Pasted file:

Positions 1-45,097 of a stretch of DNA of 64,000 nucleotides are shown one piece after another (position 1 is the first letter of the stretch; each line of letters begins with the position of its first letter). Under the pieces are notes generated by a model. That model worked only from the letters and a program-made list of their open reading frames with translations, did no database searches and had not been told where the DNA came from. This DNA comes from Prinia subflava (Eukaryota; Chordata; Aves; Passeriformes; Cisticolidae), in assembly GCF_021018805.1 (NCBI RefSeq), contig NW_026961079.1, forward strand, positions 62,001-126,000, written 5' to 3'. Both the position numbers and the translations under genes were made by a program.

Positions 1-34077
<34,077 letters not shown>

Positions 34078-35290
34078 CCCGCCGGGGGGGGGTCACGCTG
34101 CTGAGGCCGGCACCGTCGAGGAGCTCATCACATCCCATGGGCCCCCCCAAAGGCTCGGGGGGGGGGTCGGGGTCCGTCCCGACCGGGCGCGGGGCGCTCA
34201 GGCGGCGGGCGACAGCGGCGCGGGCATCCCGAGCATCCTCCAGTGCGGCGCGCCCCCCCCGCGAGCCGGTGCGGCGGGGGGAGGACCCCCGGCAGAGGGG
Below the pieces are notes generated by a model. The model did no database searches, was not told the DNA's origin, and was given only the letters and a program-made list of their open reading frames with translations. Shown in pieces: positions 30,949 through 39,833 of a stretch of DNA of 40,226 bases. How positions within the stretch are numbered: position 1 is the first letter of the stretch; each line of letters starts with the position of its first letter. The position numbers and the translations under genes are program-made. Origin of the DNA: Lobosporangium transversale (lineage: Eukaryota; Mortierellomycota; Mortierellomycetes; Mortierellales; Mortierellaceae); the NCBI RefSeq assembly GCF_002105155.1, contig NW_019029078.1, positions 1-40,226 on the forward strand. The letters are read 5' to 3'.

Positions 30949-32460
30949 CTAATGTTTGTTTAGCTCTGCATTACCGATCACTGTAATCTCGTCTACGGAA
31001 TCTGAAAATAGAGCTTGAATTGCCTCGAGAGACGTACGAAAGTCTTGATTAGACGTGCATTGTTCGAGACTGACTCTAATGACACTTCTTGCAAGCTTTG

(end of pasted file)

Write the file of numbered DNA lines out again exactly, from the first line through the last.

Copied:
Positions 1-45,097 of a stretch of DNA of 64,000 nucleotides are shown one piece after another (position 1 is the first letter of the stretch; each line of letters begins with the position of its first letter). Under the pieces are notes generated by a model. That model worked only from the letters and a program-made list of their open reading frames with translations, did no database searches and had not been told where the DNA came from. This DNA comes from Prinia subflava (Eukaryota; Chordata; Aves; Passeriformes; Cisticolidae), in assembly GCF_021018805.1 (NCBI RefSeq), contig NW_026961079.1, forward strand, positions 62,001-126,000, written 5' to 3'. Both the position numbers and the translations under genes were made by a program.

Positions 1-34077
<34,077 letters not shown>

Positions 34078-35290
34078 CCCGCCGGGGGGGGGTCACGCTG
34101 CTGAGGCCGGCACCGTCGAGGAGCTCATCACATCCCATGGGCCCCCCCAAAGGCTCGGGGGGGGGGTCGGGGTCCGTCCCGACCGGGCGCGGGGCGCTCA
34201 GGCGGCGGGCGACAGCGGCGCGGGCATCCCGAGCATCCTCCAGTGCGGCGCGCCCCCCCCGCGAGCCGGTGCGGCGGGGGGAGGACCCCCGGCAGAGGGG
Below the pieces are notes generated by a model. The model did no database searches, was not told the DNA's origin, and was given only the letters and a program-made list of their open reading frames with translations. Shown in pieces: positions 30,949 through 39,833 of a stretch of DNA of 40,226 bases. How positions within the stretch are numbered: position 1 is the first letter of the stretch; each line of letters starts with the position of its first letter. The position numbers and the translations under genes are program-made. Origin of the DNA: Lobosporangium transversale (lineage: Eukaryota; Mortierellomycota; Mortierellomycetes; Mortierellales; Mortierellaceae); the NCBI RefSeq assembly GCF_002105155.1, contig NW_019029078.1, positions 1-40,226 on the forward strand. The letters are read 5' to 3'.

Positions 30949-32460
30949 CTAATGTTTGTTTAGCTCTGCATTACCGATCACTGTAATCTCGTCTACGGAA
31001 TCTGAAAATAGAGCTTGAATTGCCTCGAGAGACGTACGAAAGTCTTGATTAGACGTGCATTGTTCGAGACTGACTCTAATGACACTTCTTGCAAGCTTTG